Ecuador is committed to automating its electoral system by 2017. The goal looks attainable more than two years away from the deadline, as the country has been preparing to migrate from manual to electronic voting, keeping in mind all the steps that guarantee the successful adoption of electoral technology.
Last February, the country experienced a binding pilot test that cleared all doubts about the efficacy of vote automation. The provinces of Azuay and Santo Domingo de los Tsáchilas tested two kinds of electoral technology, which not only enabled nearly one million Ecuadorians to vote securely—according to the electoral body— but also helped to determine the financial and logistic requirements of extending the use of technology throughout the nation.
For example, in Santo Domingo de los Tsáchilas, the National Electoral Council (CNE) certified the ease of use of the devices provided by Smartmatic, in which voters’ interaction with the touchscreen machines was simple and quick. The electoral body highlighted the optimal performance in the capture, counting, totaling, and transmission of votes, which made it possible to publish results with 99% of the tally just one hour after the polling stations closed. Besides, audits were performed after the election, which matched the automated results with manual counts of vote receipts emitted by the machines.
In Azuay, where machines provided by Magic Software Argentina (MSA) were used, the process was also positive in spite of the suspension of elections at the Ponce Enríquez district. Rather than e-voting, this system is based on electronic tallying, since the machines do not register votes but a chip on each ballot stores each vote in order to be counted later. The obstacles faced by this mode were eventually overcome and the process continued normally, which led the authorities to highlight the strength of the technology to solve contingencies.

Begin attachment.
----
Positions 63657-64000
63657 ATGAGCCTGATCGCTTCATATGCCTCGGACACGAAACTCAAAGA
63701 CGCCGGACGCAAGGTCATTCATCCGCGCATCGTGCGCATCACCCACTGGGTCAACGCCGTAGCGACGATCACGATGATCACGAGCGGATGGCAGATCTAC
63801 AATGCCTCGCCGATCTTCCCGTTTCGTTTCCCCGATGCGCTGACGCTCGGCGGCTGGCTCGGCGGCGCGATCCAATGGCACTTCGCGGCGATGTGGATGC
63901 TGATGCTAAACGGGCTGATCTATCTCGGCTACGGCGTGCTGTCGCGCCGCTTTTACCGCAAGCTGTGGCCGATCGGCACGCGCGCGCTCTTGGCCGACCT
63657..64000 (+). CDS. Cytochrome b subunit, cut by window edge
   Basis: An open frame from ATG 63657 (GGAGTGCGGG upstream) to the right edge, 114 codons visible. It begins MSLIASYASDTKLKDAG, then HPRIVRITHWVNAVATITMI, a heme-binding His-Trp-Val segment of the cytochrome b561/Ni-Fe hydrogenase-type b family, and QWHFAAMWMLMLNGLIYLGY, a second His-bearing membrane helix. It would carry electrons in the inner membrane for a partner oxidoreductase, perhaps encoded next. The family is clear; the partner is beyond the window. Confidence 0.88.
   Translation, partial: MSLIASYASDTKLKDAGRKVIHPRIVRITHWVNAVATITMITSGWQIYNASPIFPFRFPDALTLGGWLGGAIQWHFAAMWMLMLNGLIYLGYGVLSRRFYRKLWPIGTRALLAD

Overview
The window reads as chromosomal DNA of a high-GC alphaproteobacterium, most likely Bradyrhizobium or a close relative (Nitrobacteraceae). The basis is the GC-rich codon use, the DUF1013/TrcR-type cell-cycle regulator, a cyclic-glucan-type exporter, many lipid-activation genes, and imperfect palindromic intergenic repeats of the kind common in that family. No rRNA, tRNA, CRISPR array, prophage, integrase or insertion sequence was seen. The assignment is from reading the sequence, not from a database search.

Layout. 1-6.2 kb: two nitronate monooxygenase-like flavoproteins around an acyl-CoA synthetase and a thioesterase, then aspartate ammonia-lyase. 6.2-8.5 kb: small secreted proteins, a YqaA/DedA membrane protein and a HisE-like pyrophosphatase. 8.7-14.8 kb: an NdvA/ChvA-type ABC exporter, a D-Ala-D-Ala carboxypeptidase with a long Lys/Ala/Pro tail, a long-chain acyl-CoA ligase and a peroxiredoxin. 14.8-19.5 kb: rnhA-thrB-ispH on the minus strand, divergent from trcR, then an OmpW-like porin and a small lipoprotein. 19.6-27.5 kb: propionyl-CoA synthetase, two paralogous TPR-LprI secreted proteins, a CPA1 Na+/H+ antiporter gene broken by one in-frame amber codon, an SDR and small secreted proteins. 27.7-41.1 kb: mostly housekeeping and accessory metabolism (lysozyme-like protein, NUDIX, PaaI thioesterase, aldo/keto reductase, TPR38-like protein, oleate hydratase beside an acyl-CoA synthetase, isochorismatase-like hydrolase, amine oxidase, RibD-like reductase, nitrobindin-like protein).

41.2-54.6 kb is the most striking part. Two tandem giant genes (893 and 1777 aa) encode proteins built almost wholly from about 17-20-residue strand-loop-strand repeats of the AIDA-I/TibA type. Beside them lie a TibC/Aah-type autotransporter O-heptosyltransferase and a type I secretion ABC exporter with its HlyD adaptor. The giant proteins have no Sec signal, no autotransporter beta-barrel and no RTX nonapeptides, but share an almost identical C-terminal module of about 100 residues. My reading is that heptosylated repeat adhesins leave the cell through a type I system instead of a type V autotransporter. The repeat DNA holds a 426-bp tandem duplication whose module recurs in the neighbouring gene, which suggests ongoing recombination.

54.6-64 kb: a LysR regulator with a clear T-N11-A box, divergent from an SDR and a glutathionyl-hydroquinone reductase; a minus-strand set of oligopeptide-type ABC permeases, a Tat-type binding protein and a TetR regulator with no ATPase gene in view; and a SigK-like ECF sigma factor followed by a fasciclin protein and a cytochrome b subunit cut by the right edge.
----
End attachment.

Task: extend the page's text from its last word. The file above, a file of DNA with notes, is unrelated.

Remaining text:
After this experience, the National Electoral Council announced that it would follow the recommendations from the Electoral Mission of the Union of South American Nations (UNASUR) and the Inter-American Union of Electoral Bodies (UNIORE), inviting the country to carry out a compared evaluation of the automated practices employed and define the technological solution to be applied, considering the recommended criteria regarding blank votes, single screens, voting booth upgrades, among others.
Trust in every electoral system is based on it being capable of registering votes faithfully, preserving their secrecy—both in terms of selected options and voter identity—, arrive at tally results that respect the voters’ selections, guarantee that results cannot be altered, enable the auditability of the processes, and make the voting method easy for everyone. Compliance with these demands makes an electoral process efficient and reliable, and that is Ecuador’s bet for the future.